A Glimpse Back to 2012: "Before"
This is the earliest photo I have of this site, located just above the main garden.
St. John's Wort can be a great medicinal plant, but when it is set free in the wild, it takes over with no regard for what it is overriding. (Here it is seen with an orange hue as the flowers begin to set seed.) Unlike knapweed, St. John's Wort does not stick to areas where the soil has been disturbed. I have watched it swallow up native sagebrush plant communities. In the past there was a lot of houndstongue here too, most of which I pulled manually in 2010 and 2011 before learning about sheet mulching. However, my attempts at pulling the St. John's Wort made it clear that I needed to take a different approach. Enter many truckloads of cardboard and a whole bunch of barley hay...
After applying a generous dressing of fresh manure for heat, then laying cardboard down and layering the barley hay on stop: smothering works! I used barley hay because it was available for free, and because it came with a cover crop seed built in. (Funny how this made it undesirable to others, but doubly useful for me!)
Little by little, the St. John's Wort retreats.
2013: The barley seed has sprouted and I've planted a few tiny rhubarb plants from my neighbor's garden. I've also moved some extra strawberry plants in from the main garden area and added more apple trees.
The rhubarb is growing, and the first smothered area is taking on new life... but in the foreground you can see there is still a lot of St. John's Wort to contend with.
I saw no reason why this project couldn't happen during winter, so I gathered up as many leaves as possible in the valley and brought them home at every opportunity -- for mulch on top of the cardboard.
This time around, I went without manure. While this method lacks the heat component, it also avoids introducing new weed seed to the site. The manure worked great for helping rot the St. John's Wort plants under the cardboard (and for building rich soil), but I did find new weeds cropping up as the cardboard decayed. I'm always up for tweaking the process and comparing results.
Slowly the weeds made way for cardboard and leaves. I also added an above ground hugelkultur bed, but that is a topic for another day.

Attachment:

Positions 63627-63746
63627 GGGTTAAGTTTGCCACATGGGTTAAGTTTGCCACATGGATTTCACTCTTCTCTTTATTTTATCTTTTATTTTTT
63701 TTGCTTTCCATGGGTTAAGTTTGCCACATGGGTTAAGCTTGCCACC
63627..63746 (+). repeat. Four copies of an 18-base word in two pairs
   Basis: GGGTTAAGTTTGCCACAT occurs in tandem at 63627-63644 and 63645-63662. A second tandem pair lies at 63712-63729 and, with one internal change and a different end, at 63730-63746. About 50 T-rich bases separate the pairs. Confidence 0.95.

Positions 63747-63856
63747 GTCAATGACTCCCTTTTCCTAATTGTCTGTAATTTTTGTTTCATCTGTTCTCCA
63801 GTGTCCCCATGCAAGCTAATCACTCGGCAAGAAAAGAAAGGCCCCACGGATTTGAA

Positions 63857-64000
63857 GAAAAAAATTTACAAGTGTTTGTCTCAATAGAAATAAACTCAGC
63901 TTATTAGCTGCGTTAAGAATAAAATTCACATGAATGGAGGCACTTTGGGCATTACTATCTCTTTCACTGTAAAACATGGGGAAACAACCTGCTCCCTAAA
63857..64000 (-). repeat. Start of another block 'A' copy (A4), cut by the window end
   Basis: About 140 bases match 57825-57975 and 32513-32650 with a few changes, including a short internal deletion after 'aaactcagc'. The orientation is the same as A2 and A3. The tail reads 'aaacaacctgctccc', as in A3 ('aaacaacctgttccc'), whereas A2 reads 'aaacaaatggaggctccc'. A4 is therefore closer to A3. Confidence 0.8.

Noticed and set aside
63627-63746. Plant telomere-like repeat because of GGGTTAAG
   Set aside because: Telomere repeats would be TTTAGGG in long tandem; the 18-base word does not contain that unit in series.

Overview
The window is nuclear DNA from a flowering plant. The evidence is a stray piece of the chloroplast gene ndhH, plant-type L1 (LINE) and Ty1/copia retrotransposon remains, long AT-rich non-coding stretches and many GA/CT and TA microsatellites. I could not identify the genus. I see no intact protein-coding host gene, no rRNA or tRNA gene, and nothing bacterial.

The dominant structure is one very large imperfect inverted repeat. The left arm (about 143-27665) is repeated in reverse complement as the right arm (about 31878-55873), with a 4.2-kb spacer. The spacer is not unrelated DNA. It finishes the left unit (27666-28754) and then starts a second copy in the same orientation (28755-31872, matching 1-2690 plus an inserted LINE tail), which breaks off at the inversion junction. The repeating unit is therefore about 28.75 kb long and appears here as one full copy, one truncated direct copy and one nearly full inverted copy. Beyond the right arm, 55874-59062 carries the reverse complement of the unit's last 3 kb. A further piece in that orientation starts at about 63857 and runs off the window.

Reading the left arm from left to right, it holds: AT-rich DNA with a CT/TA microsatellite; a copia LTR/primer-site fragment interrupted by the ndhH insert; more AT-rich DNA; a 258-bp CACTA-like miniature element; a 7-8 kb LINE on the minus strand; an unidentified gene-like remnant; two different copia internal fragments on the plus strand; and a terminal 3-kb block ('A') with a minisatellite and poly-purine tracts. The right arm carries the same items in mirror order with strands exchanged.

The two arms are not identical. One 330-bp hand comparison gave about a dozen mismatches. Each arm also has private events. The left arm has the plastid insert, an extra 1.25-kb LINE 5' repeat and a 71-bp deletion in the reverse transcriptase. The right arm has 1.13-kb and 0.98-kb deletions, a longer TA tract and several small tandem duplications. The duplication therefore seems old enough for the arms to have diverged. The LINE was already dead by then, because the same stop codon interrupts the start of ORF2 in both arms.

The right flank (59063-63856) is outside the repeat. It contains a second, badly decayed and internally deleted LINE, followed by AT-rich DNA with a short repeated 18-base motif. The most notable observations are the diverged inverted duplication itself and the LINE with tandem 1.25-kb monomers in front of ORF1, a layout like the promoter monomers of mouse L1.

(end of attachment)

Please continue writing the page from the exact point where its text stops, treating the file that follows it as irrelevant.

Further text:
In some places I experimented with using old cotton fabric sheets instead of cardboard, and they were a lot easier to work with, with the added benefit of being much more durable.
I am thankful for all the people and businesses who have shared cardboard and leaves with me!! Thank you!
Early May 2014:
The snow is gone, and so is the St. John's Wort!
I added Ponderosa Pine branches from some forest thinning that my husband did. These branches turned out to be critical to the success of the cardboard/leaves method, as we had some strong spring winds that began blowing the hard-earned leaves away! As I ran about laying more branches on top, they did the trick in securing the leaves to the ground. *Whew* This ain't Kansas, but the winds sure can blow sometimes.
I'll take layers of debris over weeds any day. There can be concern about fire hazards when layering debris. However, if you irrigate, pine needles and leaves turn into beautiful compost. Even without irrigation, over time this is a soil-building process.
This is how it looks today, May 31, 2014. The orange hue you see now is from pine needles, which will rot and make the soil richer -- helping other, more desirable, plants to grow.
Zooming out a little, you can see the context of the larger area. The posts form cages around apple trees, six different varieties. What was once a choked-out noxious weed zone is now supporting rhubarb, strawberries, horseradish, garlic, lettuce, valerian root, and asparagus. I didn't actually intend to make a garden here, but after hauling in loads of manure to help rot the weeds out, and after seeing the space open up, it naturally became our "garden annex."
Weeds to riches, no doubt about it!